2. Ask the students to list the various components that were used to tell the story of The Return of the Navajo Boy.

This list should include the following components:

• The story of the first film, Navajo Boy
• The story of how the return of Navajo Boy impacted the story being told in The Return of the Navajo Boy
• The impact of the the film's return on the individuals featured in The Return of the Navajo Boy
• The photographs taken of the Clys
• The individual reactions to the photographs
• Episodes of daily living activities
Ask the students to discuss how the filmmaker, Jeff Spitz, made use of all these elements to weave a new story. Ask the students also to analyze the success of his efforts in capturing the different components.

3. Divide the students into small groups. Each group should focus on creating a scene. The scene may be based on any topic in the film and should be created in a way that best captures students' responses. This might be done by interviewing students, by featuring student art, by incorporating different types of music, by filming students' written words or by any other suitable means of artistic expression. Encourage the students' creativity. Each group will have responsibility for a different segment of the production. These segments might include scriptwriters, film editors, props and costumes, lighting, narrators, and so on.

4. Have the students explore some of the topics in the film, including, but not limited to, the topics below. To enhance the production, students may want to conduct further research on the various topics.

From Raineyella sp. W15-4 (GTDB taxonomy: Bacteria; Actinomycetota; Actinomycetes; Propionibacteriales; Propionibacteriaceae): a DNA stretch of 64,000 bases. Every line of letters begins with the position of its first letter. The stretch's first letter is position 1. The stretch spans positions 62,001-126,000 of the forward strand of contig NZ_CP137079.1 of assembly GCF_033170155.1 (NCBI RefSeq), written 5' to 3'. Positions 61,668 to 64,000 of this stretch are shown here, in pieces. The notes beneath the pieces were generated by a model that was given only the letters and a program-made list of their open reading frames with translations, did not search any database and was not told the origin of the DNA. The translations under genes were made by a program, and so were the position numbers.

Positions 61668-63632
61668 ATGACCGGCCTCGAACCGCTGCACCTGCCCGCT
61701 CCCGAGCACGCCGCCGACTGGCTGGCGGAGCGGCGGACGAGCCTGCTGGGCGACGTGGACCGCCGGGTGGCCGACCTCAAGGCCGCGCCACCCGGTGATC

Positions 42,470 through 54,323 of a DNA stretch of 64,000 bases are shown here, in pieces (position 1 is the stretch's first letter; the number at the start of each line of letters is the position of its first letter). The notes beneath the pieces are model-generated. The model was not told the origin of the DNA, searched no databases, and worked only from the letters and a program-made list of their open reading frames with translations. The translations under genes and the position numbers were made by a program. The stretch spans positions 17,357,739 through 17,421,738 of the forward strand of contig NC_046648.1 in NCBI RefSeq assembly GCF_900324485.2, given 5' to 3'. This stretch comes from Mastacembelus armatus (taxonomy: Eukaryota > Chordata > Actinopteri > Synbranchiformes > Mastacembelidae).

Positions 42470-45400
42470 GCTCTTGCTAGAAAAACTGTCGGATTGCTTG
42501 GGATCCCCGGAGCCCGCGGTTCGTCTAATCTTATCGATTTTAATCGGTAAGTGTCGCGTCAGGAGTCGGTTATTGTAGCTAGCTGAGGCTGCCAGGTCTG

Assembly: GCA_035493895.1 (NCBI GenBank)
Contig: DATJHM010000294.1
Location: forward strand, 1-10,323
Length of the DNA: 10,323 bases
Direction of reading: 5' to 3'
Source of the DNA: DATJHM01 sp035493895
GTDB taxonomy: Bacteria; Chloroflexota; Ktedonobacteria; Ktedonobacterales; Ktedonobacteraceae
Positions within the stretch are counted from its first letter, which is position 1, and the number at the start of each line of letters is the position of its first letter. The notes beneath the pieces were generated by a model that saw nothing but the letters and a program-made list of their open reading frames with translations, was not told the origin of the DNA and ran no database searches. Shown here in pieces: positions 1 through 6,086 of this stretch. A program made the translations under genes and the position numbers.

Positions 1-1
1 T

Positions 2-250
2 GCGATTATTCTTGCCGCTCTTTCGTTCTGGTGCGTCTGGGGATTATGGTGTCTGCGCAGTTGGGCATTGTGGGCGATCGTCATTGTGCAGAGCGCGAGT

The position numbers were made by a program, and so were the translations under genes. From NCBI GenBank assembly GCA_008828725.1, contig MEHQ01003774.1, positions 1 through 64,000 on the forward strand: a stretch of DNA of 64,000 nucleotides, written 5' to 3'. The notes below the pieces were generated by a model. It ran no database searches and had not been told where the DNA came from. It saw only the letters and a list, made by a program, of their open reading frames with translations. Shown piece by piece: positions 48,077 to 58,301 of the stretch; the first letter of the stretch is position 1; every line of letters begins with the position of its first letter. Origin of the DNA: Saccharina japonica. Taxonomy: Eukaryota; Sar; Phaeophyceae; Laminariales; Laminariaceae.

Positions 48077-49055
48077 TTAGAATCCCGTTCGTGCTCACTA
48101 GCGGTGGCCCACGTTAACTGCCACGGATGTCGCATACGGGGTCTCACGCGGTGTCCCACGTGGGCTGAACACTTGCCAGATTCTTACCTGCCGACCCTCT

Family relationships
Film industry exploitation
Uranium mining on Indian lands
Adoption of American Indians
Propaganda films
Plight of Navajos today
The power of media to educate, inform and unite
5. Film small-group scenes.

6. As a class, watch each group's scene. Brainstorm ideas on how to take these scenes to create a coherent film that showcases a variety of responses to the film. In essence, create your own "film within a film."

7. If possible, share this film with others in the school and the community. Create an ongoing discussion forum to provide opportunities to respond to the film. This might be in the form of a book to be passed around after viewing in which comments can be written and read, postings on a class Web site, or a continuation of the class video.

8. After viewing the film and listening to audience reactions, ask each student to write a review of the "film within a film." Create a class collection of these reviews to use as a shared resource. Visit the following Web site, which contains reviews of Return of Navajo Boy at http://www.navajoboy.com.

Note: If video cameras are not available, students can write a script or create a storyboard that captures their responses.

Extension Activities

Activity One

The purpose of this activity is to explore the different ways American Indians are portrayed in the Web sites.

1. Ask the students to choose a Web site on Navajo culture.

2. Visit the Web site at http://www.u.arizona.edu/~ecubbins/webcrit.html, which describes how to evaluate and critique Web sites about American Indians.

3. Ask the students to critique the Web site they have selected based on the categories given and respond to the following question in writing:

• Do you think this is a valid way to evaluate Web sites about American Indians?
Activity Two
The purpose of this activity is to explore representations of American Indians in film.

1. Choose a film from the following Web site and discuss how American Indians are portrayed in it. http://iserver.saddleback.cc.ca.us/div/la/neh/films.htm